You flip through your bag some more and you find a parachute. It has some writing on it; some words written from when you were a child, from those early aspirational thoughts about what you wanted to be when you grew up. A few other words start to make sense: purpose, dream, destiny and opportunity.

What happened to the artist, painter,  pilot,  singer,  writer, author, poet, composer, dancer, photographer, explorer?

You start to look around you and ask – What is around you? your peers, the person flying the plane and it doesn’t bother me when he says, it’s all on ‘autopilot’ – it just takes me and it does what is required, and I stay within the rules and obey what I’m told. My head is telling me but my intuition should be guiding me.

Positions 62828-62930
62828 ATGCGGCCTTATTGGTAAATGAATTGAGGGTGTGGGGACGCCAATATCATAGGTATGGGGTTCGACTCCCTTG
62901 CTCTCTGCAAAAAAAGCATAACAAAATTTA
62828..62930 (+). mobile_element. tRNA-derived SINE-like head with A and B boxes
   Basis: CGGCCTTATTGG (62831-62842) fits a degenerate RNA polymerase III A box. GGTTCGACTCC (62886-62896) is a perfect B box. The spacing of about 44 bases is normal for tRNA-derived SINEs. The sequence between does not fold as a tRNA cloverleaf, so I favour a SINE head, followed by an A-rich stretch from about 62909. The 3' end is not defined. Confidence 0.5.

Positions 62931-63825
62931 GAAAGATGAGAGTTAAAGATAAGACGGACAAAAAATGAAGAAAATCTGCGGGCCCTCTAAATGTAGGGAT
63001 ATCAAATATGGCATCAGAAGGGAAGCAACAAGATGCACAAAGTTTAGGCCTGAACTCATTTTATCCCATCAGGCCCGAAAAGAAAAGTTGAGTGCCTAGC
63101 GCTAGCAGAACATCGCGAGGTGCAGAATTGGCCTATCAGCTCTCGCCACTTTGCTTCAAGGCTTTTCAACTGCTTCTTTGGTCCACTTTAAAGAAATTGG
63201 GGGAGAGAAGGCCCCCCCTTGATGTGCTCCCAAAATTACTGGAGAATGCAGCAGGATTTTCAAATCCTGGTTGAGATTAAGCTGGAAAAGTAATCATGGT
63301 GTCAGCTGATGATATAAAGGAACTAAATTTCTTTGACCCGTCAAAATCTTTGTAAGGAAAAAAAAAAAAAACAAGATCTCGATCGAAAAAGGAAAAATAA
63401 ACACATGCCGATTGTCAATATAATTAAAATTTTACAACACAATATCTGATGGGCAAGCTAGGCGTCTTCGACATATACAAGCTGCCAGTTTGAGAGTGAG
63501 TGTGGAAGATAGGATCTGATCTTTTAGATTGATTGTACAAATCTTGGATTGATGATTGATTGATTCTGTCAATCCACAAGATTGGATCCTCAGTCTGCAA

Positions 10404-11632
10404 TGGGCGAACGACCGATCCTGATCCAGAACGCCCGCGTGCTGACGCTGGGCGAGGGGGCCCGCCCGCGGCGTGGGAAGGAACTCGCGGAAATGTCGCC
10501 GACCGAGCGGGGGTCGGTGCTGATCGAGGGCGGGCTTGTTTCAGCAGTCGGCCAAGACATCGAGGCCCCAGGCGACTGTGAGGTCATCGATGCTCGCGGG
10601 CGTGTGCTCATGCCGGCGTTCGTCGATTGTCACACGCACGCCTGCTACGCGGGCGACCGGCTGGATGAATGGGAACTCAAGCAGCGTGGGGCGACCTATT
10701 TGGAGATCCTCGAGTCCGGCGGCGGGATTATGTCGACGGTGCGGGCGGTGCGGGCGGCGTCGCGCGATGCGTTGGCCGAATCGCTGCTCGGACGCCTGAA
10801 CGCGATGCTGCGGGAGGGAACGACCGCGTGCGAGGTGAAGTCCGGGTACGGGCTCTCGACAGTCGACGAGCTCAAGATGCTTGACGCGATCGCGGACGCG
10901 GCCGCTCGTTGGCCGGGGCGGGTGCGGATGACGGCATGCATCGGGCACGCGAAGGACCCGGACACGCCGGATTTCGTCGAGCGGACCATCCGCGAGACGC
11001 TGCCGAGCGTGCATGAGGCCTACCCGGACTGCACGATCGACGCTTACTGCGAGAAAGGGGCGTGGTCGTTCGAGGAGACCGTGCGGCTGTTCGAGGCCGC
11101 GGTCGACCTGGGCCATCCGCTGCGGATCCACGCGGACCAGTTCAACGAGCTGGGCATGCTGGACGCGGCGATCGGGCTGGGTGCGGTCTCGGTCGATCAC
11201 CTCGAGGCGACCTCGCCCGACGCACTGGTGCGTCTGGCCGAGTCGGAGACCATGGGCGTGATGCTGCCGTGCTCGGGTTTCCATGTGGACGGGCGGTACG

The parachute is getting heavier and heavier, he tries it on before it gets too heavy. You put it on and it feels right to put on, and you’re starting to do something about those feelings – it feels right, it feels good.

It’s scary but it’s exciting and new, as you shuffle to the door and hold the handle. Your fingers clenched around the handle, tightness around the knuckles and the muscles tiring in the arms and the back but still you hold. You look around, you speak, seeking that last-minute advice. Don’t do it, the grass is greener, as someone shouts, you’ve got a great career ahead of you and only six hours to go and you could make it to the top, top of the career ladder: pension, car, your own office, private bathroom and expense account.

You notice your hand pushing the lever down, it feels so easy and the door opens. There is no loss of pressure, a slight whoosh – some gasps and some office gossip.